I like Shadesbreath's comment about finding the right words, not simply fewer or more words. In his examples, he has given some great suggestions that can work well - but they may not suit your voice or your story. As I read your short story, I got the feeling that it was written in something of a minimalist style, one in which Shades' beautifully descriptive, slow version of looking at the ceiling might not quite fit. But keep in mind that that is merely my opinion; and he is the one who has published works of fiction, while I have not.
I have a couple of personal, slightly silly exercises that I use to try to trim my writing. One derives from cell phone texting. I like to say everything I want to say, but I dislike sending messages that overflow into two separate texts. So, when I see that my text is too long, I spend time rewriting to fit one screen before I send. I find ways to consolidate a phrase into one word. I cut out filler words. I rarely use textspeak - that is a different issue, and it doesn't apply to this exercise. But I use the process of trimming down my texts to pay attention to those places where I add words that don't add meaning.
The other exercise comes from forum posts like this one. I have noticed that I often use many more words than others do to say something. (Gasp.) Often, shorter posts are more effective. Of course, sometimes posts that are too short omit something important or, possibly, sound a bit rude. But I do generally try to use my forum posts as an exercise to see whether I can use fewer words to say more - by choosing the right words.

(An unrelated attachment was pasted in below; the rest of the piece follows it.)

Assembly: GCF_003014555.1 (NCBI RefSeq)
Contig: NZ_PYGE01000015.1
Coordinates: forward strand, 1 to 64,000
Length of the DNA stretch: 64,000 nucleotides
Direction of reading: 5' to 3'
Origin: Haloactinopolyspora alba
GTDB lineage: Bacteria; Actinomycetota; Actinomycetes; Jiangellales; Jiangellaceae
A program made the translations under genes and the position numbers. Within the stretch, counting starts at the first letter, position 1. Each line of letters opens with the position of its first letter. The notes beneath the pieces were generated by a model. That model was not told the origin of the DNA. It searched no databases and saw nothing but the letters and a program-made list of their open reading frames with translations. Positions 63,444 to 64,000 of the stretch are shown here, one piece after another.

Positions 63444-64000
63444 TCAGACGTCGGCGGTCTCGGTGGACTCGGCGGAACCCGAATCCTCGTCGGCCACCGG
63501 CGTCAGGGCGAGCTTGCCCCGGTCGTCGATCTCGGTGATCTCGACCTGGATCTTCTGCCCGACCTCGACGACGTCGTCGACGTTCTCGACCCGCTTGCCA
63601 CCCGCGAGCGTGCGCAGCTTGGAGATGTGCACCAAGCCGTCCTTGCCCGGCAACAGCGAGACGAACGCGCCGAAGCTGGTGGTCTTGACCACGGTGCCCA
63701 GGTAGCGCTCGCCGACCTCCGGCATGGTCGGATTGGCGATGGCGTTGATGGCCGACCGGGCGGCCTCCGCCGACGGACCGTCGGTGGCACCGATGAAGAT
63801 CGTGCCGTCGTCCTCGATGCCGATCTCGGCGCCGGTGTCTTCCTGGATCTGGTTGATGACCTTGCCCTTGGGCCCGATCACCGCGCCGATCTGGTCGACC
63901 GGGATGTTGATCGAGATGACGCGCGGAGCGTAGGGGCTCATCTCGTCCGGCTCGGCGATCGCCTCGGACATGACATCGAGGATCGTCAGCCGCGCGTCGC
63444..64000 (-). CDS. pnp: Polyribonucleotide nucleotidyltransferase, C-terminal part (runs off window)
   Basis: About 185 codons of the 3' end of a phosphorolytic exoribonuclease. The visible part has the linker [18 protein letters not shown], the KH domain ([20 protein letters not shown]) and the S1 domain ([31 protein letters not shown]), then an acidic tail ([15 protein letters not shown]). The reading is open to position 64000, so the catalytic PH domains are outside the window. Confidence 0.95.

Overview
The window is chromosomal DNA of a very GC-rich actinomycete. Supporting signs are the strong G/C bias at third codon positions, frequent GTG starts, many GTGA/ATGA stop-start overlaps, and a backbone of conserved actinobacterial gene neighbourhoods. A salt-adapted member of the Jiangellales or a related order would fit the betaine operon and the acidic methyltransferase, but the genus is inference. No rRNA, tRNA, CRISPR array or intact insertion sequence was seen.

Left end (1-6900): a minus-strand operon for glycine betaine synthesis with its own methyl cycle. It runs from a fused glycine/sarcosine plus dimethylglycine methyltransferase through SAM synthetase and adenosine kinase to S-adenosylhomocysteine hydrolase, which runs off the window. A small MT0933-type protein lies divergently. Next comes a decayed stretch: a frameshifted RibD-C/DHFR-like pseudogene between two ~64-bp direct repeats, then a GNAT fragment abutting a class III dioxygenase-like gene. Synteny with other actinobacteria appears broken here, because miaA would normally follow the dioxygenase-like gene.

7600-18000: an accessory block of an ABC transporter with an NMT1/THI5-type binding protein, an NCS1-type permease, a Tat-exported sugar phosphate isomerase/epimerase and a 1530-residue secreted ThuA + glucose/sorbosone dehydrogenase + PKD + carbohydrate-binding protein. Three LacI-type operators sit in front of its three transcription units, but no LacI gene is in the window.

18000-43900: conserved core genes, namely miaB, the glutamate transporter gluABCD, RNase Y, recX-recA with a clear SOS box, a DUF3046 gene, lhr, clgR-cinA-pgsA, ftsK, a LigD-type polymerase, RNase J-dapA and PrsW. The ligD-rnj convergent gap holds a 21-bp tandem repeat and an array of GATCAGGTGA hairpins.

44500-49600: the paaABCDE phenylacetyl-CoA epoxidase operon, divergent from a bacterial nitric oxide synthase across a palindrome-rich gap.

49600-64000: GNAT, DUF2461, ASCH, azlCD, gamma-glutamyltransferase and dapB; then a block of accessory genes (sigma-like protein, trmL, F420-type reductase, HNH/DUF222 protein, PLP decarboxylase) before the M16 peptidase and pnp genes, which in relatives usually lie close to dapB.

In your short story, I found a few minor typos: at least one omitted word, at least two places where plurals were spelled incorrectly with an apostrophe. All easy to correct. In a few spots, I found myself wishing for a little more - a little more use of the racetrack imagery; a little more insight into the character and motivation of the nurse; a little more understanding of the protagonist before the overwhelming health issue (or does that really matter?).
For the most part, though, I felt that you had already achieved "just right" and that the bare-bones style was either a form of minimalism that you had consciously chosen or that a teacher had chosen for you. Personally, I would not suggest making any radical changes. - Again, that's just my opinion. - Make some changes and ask for more feedback, then make some more changes, if you wish, and continue doing this until you feel satisfied. But keep in mind that some feedback will carry tinges of another writer's own preferences, including mine.
Don't hesitate to keep what you want to keep, since you are not being graded here! It is your story.
Wow, thank you so much for taking the time to comment Aficionada-- I really, really appreciate it (I appreciate all the commentors from everyone).
I see more clearly the difference between being wordy and using the right words and I love the textspeak way of writing. I think I add too many words to nearly everything I write.
Going back and re-reading my story, I think I wrote it with the idea that it would be minimalist and I like it the way it is, but I also think I could flesh out a second version into a pretty decent, longer story.
Thank you again!